How to Have a Fun Camping Weekend

Most family activities are scattered across the board. The children are involved in different sports and school activities. But there is one activity that can draw everyone together, and that is the family camping trip. Your children may resist the idea of a family camping trip, but you can win them over by involving them in the preparation for the trip.
Family Camping

1-Pick out a few campgrounds or camping areas that you think might be of interest to the whole family.

Get everyone involved in choosing the final one. Take into consideration the interests of your children. Do you have avid swimmers or fishermen in your family? You could choose a campground near a lake or stream. Do you have some squeamish members? You might want to look for a campground that has good toilet and shower facilities. If you have young children, consider a camp that has a playground, or a swimming pool.

2-Work together to create a menu for the trip.

 

The more your family members are involved in the decision making, the more they have invested in the trip. Make checklists for all the ingredients you will need, as well as the camping gear. Preparation is the key.

3-Decide on what kind of camping gear you need.

If you are a group of four or less, a dome tent may suffice. However, if you have five or six in your family, (don’t forget the family pet), you will need a big tent such as the Coleman Weathermaster 3 room tent. This is a roomy tent with two interior rooms and a screened outside room. Some kind of portable cooking grill is also nice. Meals will be cooked a lot more quickly and you can still have a campfire at night.

 

4-It’s a good idea to plan some activities for the daytime.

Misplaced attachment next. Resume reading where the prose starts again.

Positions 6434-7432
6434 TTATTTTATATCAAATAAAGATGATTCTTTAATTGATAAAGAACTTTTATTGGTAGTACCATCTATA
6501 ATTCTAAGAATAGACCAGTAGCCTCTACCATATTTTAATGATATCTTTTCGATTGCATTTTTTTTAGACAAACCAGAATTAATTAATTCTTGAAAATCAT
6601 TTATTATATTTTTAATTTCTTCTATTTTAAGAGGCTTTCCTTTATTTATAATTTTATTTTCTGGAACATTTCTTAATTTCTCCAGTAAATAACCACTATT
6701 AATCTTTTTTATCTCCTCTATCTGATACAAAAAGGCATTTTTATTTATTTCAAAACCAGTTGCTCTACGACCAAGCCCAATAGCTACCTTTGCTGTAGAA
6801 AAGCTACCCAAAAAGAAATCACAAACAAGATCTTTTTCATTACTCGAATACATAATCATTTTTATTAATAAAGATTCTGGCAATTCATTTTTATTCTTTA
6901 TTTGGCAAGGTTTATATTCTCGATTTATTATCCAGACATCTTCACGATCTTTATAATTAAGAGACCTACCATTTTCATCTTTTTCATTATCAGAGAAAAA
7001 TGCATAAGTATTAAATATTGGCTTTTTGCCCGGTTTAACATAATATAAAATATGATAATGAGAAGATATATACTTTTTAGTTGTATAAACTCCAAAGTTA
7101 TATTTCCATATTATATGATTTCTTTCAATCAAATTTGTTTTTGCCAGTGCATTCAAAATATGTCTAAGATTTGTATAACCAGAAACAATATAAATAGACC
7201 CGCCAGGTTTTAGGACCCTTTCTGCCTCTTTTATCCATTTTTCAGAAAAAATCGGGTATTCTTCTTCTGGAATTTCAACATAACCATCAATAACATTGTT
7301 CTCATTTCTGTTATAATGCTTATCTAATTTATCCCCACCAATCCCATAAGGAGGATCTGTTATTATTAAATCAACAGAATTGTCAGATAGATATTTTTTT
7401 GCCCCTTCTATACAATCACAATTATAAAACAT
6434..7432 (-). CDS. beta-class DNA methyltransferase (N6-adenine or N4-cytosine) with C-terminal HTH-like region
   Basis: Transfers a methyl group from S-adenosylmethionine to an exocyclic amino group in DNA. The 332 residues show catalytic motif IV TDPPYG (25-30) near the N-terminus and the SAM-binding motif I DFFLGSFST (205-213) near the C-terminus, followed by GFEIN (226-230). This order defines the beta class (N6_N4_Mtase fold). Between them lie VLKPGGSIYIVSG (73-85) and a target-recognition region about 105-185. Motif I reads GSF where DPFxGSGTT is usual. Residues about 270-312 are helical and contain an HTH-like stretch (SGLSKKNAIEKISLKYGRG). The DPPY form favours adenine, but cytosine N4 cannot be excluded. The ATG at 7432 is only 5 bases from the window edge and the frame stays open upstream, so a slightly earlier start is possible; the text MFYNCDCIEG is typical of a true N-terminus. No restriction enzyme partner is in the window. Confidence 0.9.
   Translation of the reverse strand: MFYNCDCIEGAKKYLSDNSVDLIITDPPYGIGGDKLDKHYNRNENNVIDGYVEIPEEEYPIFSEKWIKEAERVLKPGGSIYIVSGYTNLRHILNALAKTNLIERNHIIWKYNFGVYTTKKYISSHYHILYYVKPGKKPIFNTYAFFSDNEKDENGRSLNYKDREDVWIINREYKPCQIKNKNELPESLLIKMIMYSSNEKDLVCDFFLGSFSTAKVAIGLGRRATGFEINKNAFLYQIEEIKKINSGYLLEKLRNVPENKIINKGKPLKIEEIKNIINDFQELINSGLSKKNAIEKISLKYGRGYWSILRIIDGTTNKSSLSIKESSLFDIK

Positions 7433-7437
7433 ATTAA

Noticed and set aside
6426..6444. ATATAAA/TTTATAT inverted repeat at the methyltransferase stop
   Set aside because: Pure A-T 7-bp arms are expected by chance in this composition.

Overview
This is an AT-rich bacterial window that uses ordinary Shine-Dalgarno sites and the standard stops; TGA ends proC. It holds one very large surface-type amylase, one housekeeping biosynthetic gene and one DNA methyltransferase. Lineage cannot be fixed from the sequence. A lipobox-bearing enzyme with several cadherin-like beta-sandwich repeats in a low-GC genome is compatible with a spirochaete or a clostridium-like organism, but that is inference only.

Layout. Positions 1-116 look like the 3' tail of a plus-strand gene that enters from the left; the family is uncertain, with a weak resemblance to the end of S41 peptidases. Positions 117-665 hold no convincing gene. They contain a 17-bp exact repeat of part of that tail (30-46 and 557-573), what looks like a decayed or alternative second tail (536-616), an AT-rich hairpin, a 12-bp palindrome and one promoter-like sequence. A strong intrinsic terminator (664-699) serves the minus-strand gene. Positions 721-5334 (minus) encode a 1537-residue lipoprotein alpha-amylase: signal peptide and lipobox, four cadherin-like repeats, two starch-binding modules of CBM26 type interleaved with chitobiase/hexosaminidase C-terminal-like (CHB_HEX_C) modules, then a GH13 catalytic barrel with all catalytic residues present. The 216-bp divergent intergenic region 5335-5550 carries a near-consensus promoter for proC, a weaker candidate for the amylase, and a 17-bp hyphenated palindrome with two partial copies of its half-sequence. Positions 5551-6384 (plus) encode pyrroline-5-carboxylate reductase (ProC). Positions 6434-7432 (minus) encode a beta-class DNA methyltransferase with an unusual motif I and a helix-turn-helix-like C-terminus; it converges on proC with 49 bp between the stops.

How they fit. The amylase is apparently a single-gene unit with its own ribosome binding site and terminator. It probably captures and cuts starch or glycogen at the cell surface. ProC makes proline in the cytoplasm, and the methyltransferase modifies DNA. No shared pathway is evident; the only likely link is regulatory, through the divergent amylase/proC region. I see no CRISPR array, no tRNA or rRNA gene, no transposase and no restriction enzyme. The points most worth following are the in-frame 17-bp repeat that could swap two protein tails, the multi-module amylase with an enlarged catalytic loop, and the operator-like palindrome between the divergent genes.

Hiking is a good group activity. Be sure to include outdoor education too. Get some field guides to birds, flowers or trees. A good pair of binoculars, such as the Nikon Monarch binoculars, will increase your enjoyment as you search for birds or other wildlife. You can plan nature scavenger hunts. Just be sure not to destroy any living vegetation. Practice Leave No Trace ethics.

5-Take a digital camera and take plenty of pictures.

You can make a scrapbook or a collage when you get home. Keep a written account of your trip. Have each child write their own journal. My family did this when we went on a six week camping trip across the country. Those pictures and journals are a family treasure today.
If you practice these common sense suggestions, I can guarantee that your family will have a wonderful time and your children will be asking, “When can we go again?”.
About the author
Stephanie Trementozzi is the publisher of her own Website, which contains many helpful blogs on outdoor activities such as camping and hiking. She also reviews outdoor products, such as Nikon binoculars. She lives near Shenandoah National Park and enjoys its many hiking trails and waterfalls.

 

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